In Search of Waterfalls

Highway 84 along the Gorge. Crown Point sits atop the cliff

In the mood for adventure, my son Ryan and I decide to hike to a few little-known waterfalls in the Columbia River Gorge. He’s 30 years younger than I am so I have to stay in shape (thank you treadmill) to keep up with him on these treks. Usually I do all right but sometimes on the steep switchbacks he waits while I rest and other times I tell him it’s okay to go ahead when I know we’re near our destination.

Coopey Falls

Coopey Falls is our first stop. Located behind a delightful flower-filled Franciscan Convent it’s a short easy hike on a green mossy path. We’re slightly perplexed at which door of the convent to knock on to ask permission to view the falls so I ring the bell at the main door and a kindly nun points the way.

The area’s secluded and charming and we aren’t disappointed as the waterfall twists, turns and drops in a spectacular display. Years ago someone built a wall to create a pool at the bottom of the falls. Today it’s moss covered and looks like part of the landscape. Another smaller falls drops from this.

Lower portion of Coopey Falls from pool

From here we drive less than a mile and bushwhack up a rock-covered slope and then through huge-leafed vegetation to get to the bottom of Mist Falls. This waterfall seems as tall (400 feet) as the darling of the Gorge, Multnomah Falls, without the water power – thus the name “Mist Falls” for the mist that appears to spray over the top of the cliff. Lewis and Clark mentioned the falls in their journal and it’s visible from the highway most of the year.

Mist Falls

On the way there, a side trail takes hikers to the remains of 1916 Multnomah Lodge, one of many roadside Inns that used to stand along the scenic highway. All that remains is a chimney. Later the main lodge was built at Multnomah Falls where it stands today.

Mist Falls is another multi-level falls with various displays as it falls, glides or radiates over the rocks. The nice thing is standing directly at the bottom of the falls in the creek and letting the cooling mist spray refresh. This falls is more formidable in the Spring but we find it worth the climb.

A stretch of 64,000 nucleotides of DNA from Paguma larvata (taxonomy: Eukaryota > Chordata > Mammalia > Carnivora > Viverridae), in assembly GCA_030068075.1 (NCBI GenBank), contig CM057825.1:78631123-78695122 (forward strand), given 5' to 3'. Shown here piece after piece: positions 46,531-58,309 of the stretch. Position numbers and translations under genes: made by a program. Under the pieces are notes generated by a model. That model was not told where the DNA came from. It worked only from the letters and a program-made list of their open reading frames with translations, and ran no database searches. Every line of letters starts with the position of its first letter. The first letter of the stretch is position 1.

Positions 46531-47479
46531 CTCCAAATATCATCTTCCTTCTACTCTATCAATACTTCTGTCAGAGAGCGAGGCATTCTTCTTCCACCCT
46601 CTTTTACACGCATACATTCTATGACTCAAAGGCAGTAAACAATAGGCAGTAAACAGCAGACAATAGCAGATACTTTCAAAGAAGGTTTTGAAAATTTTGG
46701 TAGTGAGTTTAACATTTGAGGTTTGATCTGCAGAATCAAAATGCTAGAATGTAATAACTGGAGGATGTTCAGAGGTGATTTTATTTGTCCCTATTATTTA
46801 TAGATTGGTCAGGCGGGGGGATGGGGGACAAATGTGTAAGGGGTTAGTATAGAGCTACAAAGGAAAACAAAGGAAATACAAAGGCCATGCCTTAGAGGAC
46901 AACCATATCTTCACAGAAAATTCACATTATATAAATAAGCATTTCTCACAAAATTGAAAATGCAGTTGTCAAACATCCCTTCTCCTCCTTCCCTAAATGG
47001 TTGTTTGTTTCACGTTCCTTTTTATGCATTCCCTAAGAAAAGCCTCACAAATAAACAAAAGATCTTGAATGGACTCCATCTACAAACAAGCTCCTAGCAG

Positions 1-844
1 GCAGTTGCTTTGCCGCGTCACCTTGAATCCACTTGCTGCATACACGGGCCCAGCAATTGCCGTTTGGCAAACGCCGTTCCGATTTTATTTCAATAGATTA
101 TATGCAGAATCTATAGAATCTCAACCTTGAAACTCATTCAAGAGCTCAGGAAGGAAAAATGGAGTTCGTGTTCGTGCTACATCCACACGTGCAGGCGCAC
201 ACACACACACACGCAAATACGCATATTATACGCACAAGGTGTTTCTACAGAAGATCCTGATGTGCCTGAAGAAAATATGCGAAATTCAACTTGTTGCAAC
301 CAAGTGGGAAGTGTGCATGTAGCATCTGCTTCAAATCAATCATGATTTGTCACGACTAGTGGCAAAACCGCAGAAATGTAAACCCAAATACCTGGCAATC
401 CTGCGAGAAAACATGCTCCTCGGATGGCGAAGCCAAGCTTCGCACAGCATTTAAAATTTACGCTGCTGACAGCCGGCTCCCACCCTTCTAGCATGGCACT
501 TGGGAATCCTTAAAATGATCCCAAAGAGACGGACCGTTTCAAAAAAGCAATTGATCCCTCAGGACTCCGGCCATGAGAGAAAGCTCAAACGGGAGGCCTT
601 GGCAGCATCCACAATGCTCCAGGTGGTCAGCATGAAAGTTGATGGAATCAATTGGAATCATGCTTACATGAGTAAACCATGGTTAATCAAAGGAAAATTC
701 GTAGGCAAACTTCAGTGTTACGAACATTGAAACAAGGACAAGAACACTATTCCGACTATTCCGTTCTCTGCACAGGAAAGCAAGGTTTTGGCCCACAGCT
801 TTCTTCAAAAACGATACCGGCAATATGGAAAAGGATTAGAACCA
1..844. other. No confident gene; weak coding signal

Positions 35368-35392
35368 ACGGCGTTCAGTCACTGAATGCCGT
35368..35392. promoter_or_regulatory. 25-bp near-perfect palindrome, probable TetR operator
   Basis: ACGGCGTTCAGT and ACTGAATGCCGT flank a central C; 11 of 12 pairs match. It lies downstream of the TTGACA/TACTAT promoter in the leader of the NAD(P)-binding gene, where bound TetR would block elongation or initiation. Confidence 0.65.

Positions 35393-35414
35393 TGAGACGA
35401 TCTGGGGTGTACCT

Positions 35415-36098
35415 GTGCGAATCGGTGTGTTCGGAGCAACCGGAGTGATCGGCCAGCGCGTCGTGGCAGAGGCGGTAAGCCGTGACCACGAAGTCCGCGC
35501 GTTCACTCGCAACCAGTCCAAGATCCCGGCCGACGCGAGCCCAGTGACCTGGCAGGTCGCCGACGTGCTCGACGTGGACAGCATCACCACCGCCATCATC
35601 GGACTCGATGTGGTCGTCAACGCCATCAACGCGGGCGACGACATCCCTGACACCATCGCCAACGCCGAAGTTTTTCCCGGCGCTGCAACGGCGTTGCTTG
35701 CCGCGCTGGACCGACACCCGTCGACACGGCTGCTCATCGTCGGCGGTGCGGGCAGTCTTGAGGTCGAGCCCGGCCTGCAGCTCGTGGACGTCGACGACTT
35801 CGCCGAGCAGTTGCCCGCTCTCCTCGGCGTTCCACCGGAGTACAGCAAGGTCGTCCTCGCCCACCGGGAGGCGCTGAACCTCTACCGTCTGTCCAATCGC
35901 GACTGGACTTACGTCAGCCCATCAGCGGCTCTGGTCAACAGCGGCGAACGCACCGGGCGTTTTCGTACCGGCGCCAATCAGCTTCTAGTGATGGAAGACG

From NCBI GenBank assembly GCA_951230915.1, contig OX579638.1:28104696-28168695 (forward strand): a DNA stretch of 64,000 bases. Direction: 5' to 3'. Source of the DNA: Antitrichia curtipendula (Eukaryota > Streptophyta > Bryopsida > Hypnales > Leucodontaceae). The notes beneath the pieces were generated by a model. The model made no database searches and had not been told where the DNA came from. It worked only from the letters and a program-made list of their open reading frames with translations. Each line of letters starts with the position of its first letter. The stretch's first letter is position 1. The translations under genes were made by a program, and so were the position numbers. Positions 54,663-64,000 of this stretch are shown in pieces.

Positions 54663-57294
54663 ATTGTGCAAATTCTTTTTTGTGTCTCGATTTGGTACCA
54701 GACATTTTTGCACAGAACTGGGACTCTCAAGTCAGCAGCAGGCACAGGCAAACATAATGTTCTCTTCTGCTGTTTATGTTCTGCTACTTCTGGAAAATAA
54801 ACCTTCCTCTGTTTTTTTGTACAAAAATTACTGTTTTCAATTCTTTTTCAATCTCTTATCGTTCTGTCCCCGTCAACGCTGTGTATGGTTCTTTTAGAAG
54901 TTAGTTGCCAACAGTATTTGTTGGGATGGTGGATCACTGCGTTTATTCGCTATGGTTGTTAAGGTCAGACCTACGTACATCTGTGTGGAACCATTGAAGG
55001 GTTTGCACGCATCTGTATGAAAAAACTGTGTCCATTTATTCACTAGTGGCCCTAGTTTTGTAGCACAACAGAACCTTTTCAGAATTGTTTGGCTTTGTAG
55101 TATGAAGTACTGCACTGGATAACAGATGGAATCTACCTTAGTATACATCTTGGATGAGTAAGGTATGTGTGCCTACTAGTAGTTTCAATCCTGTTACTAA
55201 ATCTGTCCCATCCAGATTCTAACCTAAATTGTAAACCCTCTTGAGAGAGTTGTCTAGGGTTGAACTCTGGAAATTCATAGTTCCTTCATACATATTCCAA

The Mist Falls experience is all about seclusion and the hike to get there. It’s a mix between a scramble and a slide, so not your average well-paved hike. One of the highlights is the creek that follows the path to the falls. Whatever time of year, wear boots and long pants.

Wahkeena Creek

After a picnic lunch by the creek at Wahkeena Falls State Park, we hike to the top of the falls in search of a little-known side trail that takes us along the rim of the cliff to view a series of falls above Wahkeena Falls, one is called Neck-tie.

Necktie Falls

Though there’s metal fencing to prevent hikers from tumbling over the steep drop-off, caution is still called for. But, wow, exhilarating and well worth finding – raw unbridled nature. There’s several offshoot trails in this area but a little exploring pays off. Ryan and I become separated several times in our falls foray but I discover I have a built in homing device that leads me straight to him every time. Must be a “mother” thing.

On the way back home we make a last stop at Sheppard’s Dell for a quick hike down to the base of an impressive waterfall and the second major one if you’re driving from Portland. The road crosses a bridge over a deep chasm and unless you pull out, park along the road and peer over the bridge – the falls remains unseen. It’s an easy hike to the base following a paved path and moss-covered rock wall.

Lower portion of Sheppard's Dell Falls

I’m tired, I’m ready for a shower (potential poison oak alert) and a soak in a hot tub. But I’m already planning my next hike and venture into Oregon’s natural wonderlands. My son and I decide we can’t get enough of what lies just beyond our doorstep. I’m forever grateful we share this same passion.

From top of Wahkeena Falls - Lemmons Viewpoint

To view more photos of the day’s adventure click here.


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